Three Movies Conservatives Should See Before Oscar Night
These right-leaning films have already earned recognition and are worth the time before Sunday
While the majority of films recognized by the Academy Awards each year tend to be obscure flicks with heavy social agendas, this year’s crop of distinguished movies includes a few that right-leaning entertainment lovers may want to catch before Sunday night’s ceremony.
Let’s take a look at three movies that conservative-leaning audiences may find themselves rooting for on Oscar night.
Critics may have given near-universal acclaim to the film, but they likely didn’t realize they were watching a conservative-friendly movie.
“Hell or High Water”
This modern-day Western released in August earned rave reviews and became a sleeper hit at the box office. It’s the story of two brothers (played by Chris Pine and Ben Foster) who are robbing banks to raise enough cash to save their family’s land in Texas. Hot on their trail is a soon-to-be-retired Texas Ranger played by Jeff Bridges.
Critics may have given near-universal acclaim to the film, but they likely didn’t realize they were watching a conservative-friendly movie. On top of holding dear to its heart all the elements that make for a great Western, the script for “High Water” presents characters that all had a bad taste in their mouths for government and the elites who robbed their land of jobs and opportunity.
Bridges explained in an interview with Entertainment Weekly last year that the film captured the spirit of the Trump voter without vilifying them: “The story the movie is telling shines a light on why the election went the way that it did, and how seriously disappointed many people have been in the way that the government is running.” The actor also revealed he was “rooting” for Trump as president.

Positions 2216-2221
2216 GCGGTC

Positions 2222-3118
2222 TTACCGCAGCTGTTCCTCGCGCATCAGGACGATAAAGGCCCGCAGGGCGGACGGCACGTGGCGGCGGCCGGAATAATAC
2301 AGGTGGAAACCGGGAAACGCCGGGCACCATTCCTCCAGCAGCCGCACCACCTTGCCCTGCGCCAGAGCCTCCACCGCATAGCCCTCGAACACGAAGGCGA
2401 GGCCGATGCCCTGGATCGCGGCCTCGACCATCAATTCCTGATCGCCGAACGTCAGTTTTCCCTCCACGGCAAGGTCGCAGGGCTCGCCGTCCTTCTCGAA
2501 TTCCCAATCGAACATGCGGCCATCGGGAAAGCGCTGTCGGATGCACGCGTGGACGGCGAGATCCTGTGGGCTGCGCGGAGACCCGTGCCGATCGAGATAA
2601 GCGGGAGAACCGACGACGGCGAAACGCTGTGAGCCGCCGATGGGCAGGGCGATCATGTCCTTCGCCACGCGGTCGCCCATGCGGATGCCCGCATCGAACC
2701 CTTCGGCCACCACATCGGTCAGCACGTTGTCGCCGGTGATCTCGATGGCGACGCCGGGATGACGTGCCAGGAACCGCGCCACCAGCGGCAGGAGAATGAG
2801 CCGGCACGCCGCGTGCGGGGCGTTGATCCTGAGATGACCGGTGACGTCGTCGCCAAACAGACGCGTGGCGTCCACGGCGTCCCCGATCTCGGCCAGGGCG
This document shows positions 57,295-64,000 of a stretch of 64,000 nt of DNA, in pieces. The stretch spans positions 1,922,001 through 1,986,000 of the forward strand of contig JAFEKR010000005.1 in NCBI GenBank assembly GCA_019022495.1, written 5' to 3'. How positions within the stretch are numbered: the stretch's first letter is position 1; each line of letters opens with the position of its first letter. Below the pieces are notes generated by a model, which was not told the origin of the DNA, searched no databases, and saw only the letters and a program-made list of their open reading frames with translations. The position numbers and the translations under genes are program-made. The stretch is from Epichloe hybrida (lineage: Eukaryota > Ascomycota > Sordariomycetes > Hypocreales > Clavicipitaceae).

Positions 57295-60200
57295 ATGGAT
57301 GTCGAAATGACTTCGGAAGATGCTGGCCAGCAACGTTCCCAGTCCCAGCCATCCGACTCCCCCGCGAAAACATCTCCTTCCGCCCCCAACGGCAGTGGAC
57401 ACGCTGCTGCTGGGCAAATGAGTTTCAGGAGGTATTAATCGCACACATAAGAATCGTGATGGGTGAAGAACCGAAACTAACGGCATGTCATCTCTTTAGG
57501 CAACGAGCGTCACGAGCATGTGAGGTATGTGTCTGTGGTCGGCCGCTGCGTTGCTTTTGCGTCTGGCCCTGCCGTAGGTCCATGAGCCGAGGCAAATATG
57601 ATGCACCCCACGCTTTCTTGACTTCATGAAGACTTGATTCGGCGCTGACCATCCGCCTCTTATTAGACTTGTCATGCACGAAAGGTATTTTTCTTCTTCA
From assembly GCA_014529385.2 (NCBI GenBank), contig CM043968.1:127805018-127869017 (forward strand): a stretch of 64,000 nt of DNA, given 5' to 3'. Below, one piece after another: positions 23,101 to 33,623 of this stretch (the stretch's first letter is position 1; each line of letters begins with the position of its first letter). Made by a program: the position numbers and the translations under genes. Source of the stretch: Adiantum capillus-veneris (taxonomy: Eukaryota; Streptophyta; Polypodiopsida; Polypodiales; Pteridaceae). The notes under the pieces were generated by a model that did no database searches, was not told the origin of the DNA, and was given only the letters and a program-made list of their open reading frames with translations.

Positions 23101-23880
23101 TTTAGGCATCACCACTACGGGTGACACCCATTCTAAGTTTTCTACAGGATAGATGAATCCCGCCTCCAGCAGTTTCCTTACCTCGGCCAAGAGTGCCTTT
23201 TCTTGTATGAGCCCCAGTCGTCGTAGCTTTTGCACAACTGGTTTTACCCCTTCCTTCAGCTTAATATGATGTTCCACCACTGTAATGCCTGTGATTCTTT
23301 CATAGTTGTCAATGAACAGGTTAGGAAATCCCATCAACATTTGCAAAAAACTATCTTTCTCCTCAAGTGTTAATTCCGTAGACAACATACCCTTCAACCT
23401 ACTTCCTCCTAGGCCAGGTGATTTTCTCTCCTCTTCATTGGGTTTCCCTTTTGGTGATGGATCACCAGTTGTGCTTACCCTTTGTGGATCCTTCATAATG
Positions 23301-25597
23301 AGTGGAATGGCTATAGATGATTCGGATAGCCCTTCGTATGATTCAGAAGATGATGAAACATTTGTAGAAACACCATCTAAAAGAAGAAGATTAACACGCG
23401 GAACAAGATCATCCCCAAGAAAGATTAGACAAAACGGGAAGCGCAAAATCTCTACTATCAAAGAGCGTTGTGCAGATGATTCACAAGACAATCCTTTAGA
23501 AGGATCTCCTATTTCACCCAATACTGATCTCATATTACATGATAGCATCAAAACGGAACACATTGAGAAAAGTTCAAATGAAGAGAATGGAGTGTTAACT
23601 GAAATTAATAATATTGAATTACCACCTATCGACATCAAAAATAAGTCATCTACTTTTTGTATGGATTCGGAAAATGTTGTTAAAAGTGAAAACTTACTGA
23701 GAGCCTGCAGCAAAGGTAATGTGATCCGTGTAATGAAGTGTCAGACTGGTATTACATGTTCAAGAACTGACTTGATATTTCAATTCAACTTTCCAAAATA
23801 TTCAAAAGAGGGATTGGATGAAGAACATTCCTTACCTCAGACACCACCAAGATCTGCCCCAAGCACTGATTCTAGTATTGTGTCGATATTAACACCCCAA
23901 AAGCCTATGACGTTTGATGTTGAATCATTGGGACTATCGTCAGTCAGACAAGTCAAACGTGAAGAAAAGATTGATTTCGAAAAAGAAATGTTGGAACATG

Screenwriter Taylor Sheridan shared similar thoughts when speaking to SFGate in a recent interview. Sheridan said the film represented people from rural America who feel “betrayed” by the current political Establishment: “We can’t assign beliefs to people who don’t have a voice to express them. And we can’t assume what someone thinks. I knew these people, and they weren’t what Bill Maher was saying they were.”
“Hell or High Water” is up for Best Picture, Best Supporting Actor (Bridges), Best Original Screenplay (Taylor Sheridan), and Best Film Editing (Jake Roberts). It’s likely a film that won’t go home with many golden statues because of its lack of any major leftist agendas, but it’s a fine movie that serves as a breath of fresh air for those tired of Hollywood products that put politics and agendas above story and character.
“Lion” is a simple movie compared to other Academy Award nominees. It’s a film about an adopted man who travels to India in search of his biological parents. It’s a thought-provoking film about family and the value of parental relationships.
It has a lot to say and ask about familial bonds and never gets political with blatant agendas. “Lion” is up for Best Picture, Best Supporting Actor (Dev Patel), Best Supporting Actress (Nicole Kidman), Best Original Music Score (Dustin O’Halloran and Hauschka), Best Adapted Screenplay (Luke Davies), and Best Cinematography (Greig Fraser).
The fact that “Hacksaw Ridge” earned major Academy Award nominations is a huge step forward for the faith-based film genre. Even the colossally successful “Passion of the Christ” — also directed by Mel Gibson — didn’t get the kind of awards attention that “Ridge” has gotten thus far.
The film follows the story of Desmond T. Doss, a Medal of Honor recipient and conscientious objector to World War II. He refused to abandon his faith or a fellow soldier on the battlefield. At the Battle of Okinawa, Doss saved at least 70 men under extreme circumstances without ever holding a gun.
Gibson’s telling of the story was one that dug deep into the true meaning of courage, honor, and faith. It is nominated for Best Picture, Best Actor (Andrew Garfield), Best Director (Mel Gibson), Best Sound Editing (John Gilbert), Best Sound Editing (Robert Mackenzie and Andy Wright), and Best Sound Mixing (Peter Grace, Robert Mackenzie, Kevin O’Connell, and Andy Wright).
A faith-based movie directed by Mel Gibson is unlikely to walk away with major awards like Best Picture on Sunday, knowing the Academy — but the awards and box office success of “Ridge” mean only good things for the genre as a whole.